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The directive is the first piece of EU legislation on combatting violence against women. Alamy Stock Photo
EU Directive

EU agrees on first law that combats violence against women

The directive instructs EU countries to introduce strict laws on violent and sexual crimes, but falls short of defining rape and consent.

THE EUROPEAN UNION has reached an agreement on the long-awaited directive to combat violence against women.

The directive is the first of its kind and instructs member states to introduce legislation to combat acts such as female genital mutilation, forced marriage, the non-consensual sharing of intimate images, and much more.

The legislation has been the main priority for Fine Gael MEP Frances Fitzgerald, who was one of the lead negotiators of the law.

Fitzgerald welcomed the agreement today but expressed disappointment that the EU was unable to agree upon on a union-wide definition of rape.

The EU directive to combat violence against women is the first piece of EU legislation to focus on the protection, prevention, and prosecution of domestic violence and violence against women in Europe.

Screenshot 2024-02-06 182833 Representatives from the European Council, Commission and Parliament speaking after the agreement was reached this evening. European Parliament European Parliament

It is hoped the directive will give women equal levels of protection across the EU, regardless of the state they are in, as it instructs European countries to introduce tough laws on a litany of violent and sexual crimes.

Member states are now directed to introduce laws to prevent and prosecute:

  • female genital mutilation
  • forced marriage
  • the non-consensual sharing of intimate or manipulated material
  • cyber stalking
  • cyber harassment
  • the unsolicited receipt of sexually explicit material
  • cyber incitement to violence or hatred 

Co-rapporteur of the law and Dublin MEP Frances Fitzgerald said the directive will “herald a new era in the fight against violence” for all citizens in the EU and welcomed the agreement between the Parliament, Commission and Council today.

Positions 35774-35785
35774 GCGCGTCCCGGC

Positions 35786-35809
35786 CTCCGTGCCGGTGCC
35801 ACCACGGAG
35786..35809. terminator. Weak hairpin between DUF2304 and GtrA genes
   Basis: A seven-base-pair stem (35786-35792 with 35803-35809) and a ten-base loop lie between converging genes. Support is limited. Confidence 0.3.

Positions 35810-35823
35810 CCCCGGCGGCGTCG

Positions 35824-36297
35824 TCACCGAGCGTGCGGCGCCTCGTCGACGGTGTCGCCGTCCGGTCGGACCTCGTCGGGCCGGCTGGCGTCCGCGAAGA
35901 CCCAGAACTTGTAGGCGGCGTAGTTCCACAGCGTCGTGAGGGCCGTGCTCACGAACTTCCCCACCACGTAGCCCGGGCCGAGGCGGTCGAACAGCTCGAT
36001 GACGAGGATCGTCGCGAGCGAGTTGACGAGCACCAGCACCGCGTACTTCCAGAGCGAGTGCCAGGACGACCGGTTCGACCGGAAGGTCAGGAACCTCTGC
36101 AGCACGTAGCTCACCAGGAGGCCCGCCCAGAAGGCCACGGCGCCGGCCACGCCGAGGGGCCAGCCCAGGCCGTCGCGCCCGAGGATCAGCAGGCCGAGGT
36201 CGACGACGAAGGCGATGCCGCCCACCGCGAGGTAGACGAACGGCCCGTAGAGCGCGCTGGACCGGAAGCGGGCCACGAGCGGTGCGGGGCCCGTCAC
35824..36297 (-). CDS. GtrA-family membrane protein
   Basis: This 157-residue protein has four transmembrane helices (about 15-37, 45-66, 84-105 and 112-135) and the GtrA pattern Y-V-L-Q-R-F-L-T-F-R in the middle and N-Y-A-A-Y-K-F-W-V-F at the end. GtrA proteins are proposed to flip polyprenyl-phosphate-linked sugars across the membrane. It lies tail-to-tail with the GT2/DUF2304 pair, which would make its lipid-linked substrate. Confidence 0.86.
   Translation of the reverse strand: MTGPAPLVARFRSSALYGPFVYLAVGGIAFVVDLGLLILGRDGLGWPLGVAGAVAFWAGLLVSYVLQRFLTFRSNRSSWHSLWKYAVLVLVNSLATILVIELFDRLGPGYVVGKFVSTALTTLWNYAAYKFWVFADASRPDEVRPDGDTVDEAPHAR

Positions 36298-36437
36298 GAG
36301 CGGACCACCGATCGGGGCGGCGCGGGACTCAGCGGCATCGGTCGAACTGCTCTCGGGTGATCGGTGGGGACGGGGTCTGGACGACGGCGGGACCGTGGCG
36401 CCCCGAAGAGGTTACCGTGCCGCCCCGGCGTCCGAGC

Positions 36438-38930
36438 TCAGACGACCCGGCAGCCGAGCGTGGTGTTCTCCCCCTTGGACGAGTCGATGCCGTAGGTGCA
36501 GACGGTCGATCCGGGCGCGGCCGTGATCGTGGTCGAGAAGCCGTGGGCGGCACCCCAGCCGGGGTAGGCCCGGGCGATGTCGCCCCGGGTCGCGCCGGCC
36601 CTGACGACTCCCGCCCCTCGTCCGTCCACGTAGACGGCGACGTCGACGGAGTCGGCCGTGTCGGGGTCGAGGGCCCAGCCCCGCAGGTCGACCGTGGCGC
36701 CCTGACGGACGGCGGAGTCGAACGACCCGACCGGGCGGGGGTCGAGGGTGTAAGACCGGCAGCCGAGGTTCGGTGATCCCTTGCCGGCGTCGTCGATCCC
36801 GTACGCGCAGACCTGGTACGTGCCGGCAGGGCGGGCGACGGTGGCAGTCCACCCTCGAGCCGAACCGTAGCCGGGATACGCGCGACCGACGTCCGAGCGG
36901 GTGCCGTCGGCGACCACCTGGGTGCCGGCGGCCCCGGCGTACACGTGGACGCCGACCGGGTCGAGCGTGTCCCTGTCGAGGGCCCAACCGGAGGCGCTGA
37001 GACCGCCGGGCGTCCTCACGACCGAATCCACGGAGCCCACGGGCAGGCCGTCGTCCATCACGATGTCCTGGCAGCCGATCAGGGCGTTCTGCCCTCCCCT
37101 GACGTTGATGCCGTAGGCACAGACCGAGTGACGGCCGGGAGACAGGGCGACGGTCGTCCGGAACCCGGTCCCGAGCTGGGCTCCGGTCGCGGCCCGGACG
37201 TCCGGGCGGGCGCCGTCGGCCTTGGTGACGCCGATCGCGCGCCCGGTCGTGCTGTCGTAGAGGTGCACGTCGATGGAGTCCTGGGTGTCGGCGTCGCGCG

Fellow-rapporteur Swedish MEP Evin Incir welcomed the directive, specifically highlighting the introduction of legislation to stop female genital mutilation, force marriages and cybercrimes.

‘Unfinished business’

A debate among member states flared up throughout the negotiations of the directive as it aimed to introduce a union-wide definition of rape, legally-based on consent.

While the Commission and Parliament came to agreements on the matters, the European Council fell short. These definitions have been left out of the legislation announced today.

While welcoming the directive in Strasbourg this evening, Fitzgerald was quick to voice her disappointment with the EU’s failure to reach an agreement on the definitions. 

“There is unfinished business quite clearly,” she said today.

“Many of us would have got quite disturbing insights into the attitudes to rape in member states, when we could not get a consent-based definition of rape into this directive.

“So that is a very big disappointment given the scale of the statistics of violence across the union,” she added.

Fitzgerald highlighted that instead of clear definitions, article 36 of the directive encourages member states to move towards a consent-based structure to rape legislation.

Incir said that this is not the end of the discussion and that the law includes a five-year revision clause that she hopes will reopen discussions to introduce such definitions on a later date.